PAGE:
The Apaches like other Plains peoples depended heavily on the buffalo. They traded buffalo products like hides, tallow and meat, abd even bones. The bnes could be fashioned into tools like needles and scrapers. They also produced salt from desert locations. These products they trades with the more settled Pueblo people for pottery, cotton, blankets, turquoise, corn and a variety of other goods. The Apache were not always peaceful traders, but also attacked settle communities to seize what they wanted. This is why the Zuni reffered to them as the Apache--the Enemy. The basic economy was hunter gattering supplemented by war party raids. The hunted gme. On the Plais it was the buffalo, the the southest it was more deer and rabbits. They gathered wild berries, roots, cactus fruit and seeds of the mesquite tree. The Apache were strongly affected by the tribes they traded with, especially the more settled Pueblo peoples. Thus the Apache licing in proxiity ith the Pueblos were more likely to farm. Crops inclided corn, beans, and squash. Generally they had, however, less productive land which made farming less rewarding. Likewise the Plainsd Apaches became more like the Plains peoples. The Jicarilla and Kiowa-Apache acquired horses and developed a life style similar to the Kiowa.

War-like Tradition

Human civilization with rge development of agricylture can often be seen as a conflict between the settled agriculturists and the more war-like nomadic peoples. This is what occurred in the Middlke East and was the major problem faced ny the European, Middle Eastern and Chinese prople -- war-like raiders from the Steppe. The same appears to have occured in North America. The Pueblo people seized some of the best agriculturalareas in the Southwest and developed an agrarian culture. The nomadic Apache envied the affluence of the Pueblo people. To both survive and to seize the riches of the Pueblos, the Apache developed a war-like tradition. (This same basic story evolved in the Central Valley of Mexico where the Aztecs seized control.) Boys were trained from an early age to be warriors. This occurred well before the Spanish arrived. The fortress like dewlings of the Pueblo pueoples in part relects the threat posed by the Apache and other war-like nomadic tribes. The coming of the Spanish if anything intensified the war-like tradition. The Spanish raided Natibe-American villages to obtain slaves for their silver mines in Chihuahua. The Apache responded by raiding Spanish settlements.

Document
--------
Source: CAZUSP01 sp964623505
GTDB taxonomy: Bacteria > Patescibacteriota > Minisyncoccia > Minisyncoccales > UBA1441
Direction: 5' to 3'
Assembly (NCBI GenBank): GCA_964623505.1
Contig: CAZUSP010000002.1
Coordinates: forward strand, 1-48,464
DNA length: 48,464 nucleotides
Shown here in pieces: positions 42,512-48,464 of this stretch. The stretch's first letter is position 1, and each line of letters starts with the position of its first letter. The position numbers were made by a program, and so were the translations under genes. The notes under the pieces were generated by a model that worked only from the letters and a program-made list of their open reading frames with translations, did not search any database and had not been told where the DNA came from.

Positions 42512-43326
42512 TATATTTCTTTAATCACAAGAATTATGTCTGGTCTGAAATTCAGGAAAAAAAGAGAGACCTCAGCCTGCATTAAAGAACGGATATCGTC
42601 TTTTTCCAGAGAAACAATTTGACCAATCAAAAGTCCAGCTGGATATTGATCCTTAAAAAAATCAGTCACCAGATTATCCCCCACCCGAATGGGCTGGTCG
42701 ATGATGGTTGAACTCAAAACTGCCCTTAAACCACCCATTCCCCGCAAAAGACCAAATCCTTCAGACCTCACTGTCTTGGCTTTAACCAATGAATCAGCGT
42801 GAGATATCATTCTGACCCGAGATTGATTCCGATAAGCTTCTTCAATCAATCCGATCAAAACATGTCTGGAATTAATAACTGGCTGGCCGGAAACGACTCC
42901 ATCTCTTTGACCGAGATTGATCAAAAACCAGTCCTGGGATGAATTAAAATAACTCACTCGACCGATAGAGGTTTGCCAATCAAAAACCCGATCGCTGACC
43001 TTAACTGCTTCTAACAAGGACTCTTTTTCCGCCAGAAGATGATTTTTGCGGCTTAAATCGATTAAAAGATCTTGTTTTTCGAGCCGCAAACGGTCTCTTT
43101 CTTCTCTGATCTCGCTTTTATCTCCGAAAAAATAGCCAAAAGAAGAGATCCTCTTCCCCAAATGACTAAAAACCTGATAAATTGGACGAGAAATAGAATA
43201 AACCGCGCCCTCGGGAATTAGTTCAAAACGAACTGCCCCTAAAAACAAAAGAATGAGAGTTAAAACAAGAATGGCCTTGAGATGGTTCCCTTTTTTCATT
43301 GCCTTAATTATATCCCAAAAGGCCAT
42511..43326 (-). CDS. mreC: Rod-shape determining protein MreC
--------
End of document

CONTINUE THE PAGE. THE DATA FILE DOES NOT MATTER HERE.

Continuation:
The Apache wre nomadic people without permanent settlements. This was a factor that made them more difficult for the Spanish to subdue them than the more settled Pueblo people. They put up shelters using brush or hide which thy called wikiups. They constructed dome shaped lodges with wood poles that they covered with brush, grass, or reed mats. At the center was a fire pit. The wikiup had a hole for smoke which served as a kind of chimney. These constructions were affected by what materals were availavke. The Kiowa and other Plains tribes commonly used buffalo hides. The Chiricahua where buffalo were less common more commonly used brush.